Several major business groups and companies are backing the government’s move to get employees to return to their workplaces.
The unemployment rate in January was 6.4%, the lowest in two years or since the 5.3% in January 2020 before the pandemic began.
Instead of the government issuing a blanket four-day workweek mandate, companies will decide whether to adopt this practice themselves.
A wage subsidy worth P24 billion (US$459 million) has been proposed to counter the impact of rising oil prices on workers.
MSMEs generally are risk-averse to loans, and many belong to the informal sector, or are unbanked, said the representative of Marikina City.
Labour secretary Silvestre Bello III has ordered a nation-wide review of minimum wage as oil prices continue to spike globally.
In conjunction with the National Economic Recovery Strategy, the Employers Confederation of the Philippines has pledged to create 1 million jobs.
The International Labour Organisation (ILO) has urged the Philippine government to better address trade union rights violations in the country.
The Asian Development Bank (ADB) has said the unprecedented return of overseas Filipino workers (OFWs) is creating growing challenges.
If House Bill 10717 is enacted, it could be against the law for employers to contact their staff outside working hours.
Although the country sees some signs of recovery, the situation still remains “very unstable”, said a labour official.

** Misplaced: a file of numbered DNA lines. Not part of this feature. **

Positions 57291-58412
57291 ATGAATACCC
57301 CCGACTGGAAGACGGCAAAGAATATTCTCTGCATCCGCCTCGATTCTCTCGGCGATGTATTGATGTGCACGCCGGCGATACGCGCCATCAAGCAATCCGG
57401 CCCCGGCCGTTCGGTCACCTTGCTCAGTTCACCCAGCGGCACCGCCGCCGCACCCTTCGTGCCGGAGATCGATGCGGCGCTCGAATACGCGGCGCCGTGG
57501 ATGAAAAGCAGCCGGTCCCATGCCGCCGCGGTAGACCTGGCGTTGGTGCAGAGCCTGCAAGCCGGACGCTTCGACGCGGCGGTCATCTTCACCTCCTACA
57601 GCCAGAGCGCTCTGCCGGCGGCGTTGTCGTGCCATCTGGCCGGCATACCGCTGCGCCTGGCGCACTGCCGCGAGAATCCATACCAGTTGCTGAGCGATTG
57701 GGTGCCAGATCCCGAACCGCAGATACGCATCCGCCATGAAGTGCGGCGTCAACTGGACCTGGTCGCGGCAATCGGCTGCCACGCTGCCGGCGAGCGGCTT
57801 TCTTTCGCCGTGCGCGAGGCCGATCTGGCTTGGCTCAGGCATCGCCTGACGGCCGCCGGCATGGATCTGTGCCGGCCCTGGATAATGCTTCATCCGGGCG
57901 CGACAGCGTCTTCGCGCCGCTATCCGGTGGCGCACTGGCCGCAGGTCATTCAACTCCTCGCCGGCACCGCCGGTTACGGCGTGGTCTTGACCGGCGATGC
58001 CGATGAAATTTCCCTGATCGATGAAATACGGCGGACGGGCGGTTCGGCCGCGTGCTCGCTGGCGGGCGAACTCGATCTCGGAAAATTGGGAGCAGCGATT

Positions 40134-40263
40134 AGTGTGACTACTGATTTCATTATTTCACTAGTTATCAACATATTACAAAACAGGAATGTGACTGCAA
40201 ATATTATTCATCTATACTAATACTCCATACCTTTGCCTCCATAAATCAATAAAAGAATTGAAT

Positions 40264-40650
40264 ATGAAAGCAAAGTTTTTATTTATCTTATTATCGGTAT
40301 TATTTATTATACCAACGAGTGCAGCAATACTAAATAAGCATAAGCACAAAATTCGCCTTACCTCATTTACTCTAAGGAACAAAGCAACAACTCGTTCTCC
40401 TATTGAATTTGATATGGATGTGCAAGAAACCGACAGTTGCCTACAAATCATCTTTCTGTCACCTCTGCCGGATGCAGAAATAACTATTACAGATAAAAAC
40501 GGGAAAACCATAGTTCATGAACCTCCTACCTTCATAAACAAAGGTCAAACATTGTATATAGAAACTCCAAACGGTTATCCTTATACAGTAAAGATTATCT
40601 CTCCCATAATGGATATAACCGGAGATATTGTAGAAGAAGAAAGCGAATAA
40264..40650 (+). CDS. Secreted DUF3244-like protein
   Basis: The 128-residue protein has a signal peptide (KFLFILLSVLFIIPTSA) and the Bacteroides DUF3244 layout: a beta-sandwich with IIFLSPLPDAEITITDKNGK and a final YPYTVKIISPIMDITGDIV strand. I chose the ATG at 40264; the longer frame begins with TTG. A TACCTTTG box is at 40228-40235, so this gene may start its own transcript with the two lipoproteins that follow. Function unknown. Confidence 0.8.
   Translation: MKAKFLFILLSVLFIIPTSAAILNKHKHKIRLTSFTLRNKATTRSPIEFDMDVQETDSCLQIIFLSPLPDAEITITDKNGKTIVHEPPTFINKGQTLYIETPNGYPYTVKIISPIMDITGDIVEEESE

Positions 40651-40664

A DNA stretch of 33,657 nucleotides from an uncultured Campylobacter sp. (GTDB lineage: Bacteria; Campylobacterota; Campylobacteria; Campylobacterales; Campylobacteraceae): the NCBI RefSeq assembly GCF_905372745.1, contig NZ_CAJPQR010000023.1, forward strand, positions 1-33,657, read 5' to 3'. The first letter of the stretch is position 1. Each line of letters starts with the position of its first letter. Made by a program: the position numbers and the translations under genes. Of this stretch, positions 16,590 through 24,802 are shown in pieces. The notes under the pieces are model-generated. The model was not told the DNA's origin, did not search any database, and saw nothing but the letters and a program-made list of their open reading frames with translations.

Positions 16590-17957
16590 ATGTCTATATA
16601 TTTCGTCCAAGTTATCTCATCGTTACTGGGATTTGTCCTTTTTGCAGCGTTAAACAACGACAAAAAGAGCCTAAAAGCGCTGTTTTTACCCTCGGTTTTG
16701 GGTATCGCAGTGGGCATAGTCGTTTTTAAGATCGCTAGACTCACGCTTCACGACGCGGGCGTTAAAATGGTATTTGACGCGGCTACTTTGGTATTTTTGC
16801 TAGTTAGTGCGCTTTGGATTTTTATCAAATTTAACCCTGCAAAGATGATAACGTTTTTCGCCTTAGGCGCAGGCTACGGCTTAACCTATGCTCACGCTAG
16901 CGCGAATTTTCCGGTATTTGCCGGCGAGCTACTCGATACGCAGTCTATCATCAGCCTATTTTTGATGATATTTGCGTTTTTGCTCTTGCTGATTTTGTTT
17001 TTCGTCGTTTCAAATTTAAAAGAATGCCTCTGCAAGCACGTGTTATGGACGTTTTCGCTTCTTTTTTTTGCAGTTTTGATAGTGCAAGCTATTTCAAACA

Labour group Partido Manggagawa (PM) has urged companies to raise wages of low-paid workers faster than those who earn higher salaries.
Sen. Leila De Lima has called on Congress to pass a law that mandates paid leave of five days for workers who contract COVID-19.
The proposed bill will penalise employers who intrude on workers' "rest hours" and to prevent tasks and meetings from encroaching on personal time.
Employers are encouraged to grant paid leave for workers who have contracted COVID-19 and need to be quarantined.
Some 200,000 formal sector workers affected by pandemic-led restrictions in Metro Manila and other regions are set to receive P5,000 in cash aid.
The government is focusing on sector development, identifying skills that are in demand and needed by industries as they adapt to pandemic-driven changes.
Government agencies also urged companies to provide sufficient assistance for individuals who are undergoing quarantine and isolation.
The Department of Trade and Industry has partnered with the National Development Co to set up a P250-million (US$4.9-million) fund for local startups.
Altogether, the government has disbursed PHP26.1 billion worth of social protection assistance under various programmes.
More than 80% of employers have given their workers their 13th-month pay as required by labour laws, or will do so in January.
These workers were more likely to lose their jobs because they dominated sectors that were hard-hit, like hotels and restaurants, wholesale, and retail.
The employment outlook index is 24.5% for the first quarter of next year compared to the previous quarter’s 6.2%.
This is defined by the Department of Labour and Employment as workers in part-time roles looking for longer working hours or higher-paying jobs.
To help people displaced by the pandemic, the Department of Public Works and Highways (DPWH) has launched a job-creation programme.
The jobless rate fell from 8.9% in September to 7.4% in October as more relaxed pandemic measures allowed people to find work.
Displaced or disadvantaged workers receive an average of 10 to 90 days of work compensation based on the minimum wage.
A “no work, no pay” scheme should only serve as a last resort for employers when dealing with their unvaccinated workers.
Micro and small businesses are provided with the option to apply for a government loan to pay employees their 13th month salary.
The new measures will take effect on December 1, and those who choose to be unvaccinated will have to shoulder the cost of COVID-19 tests.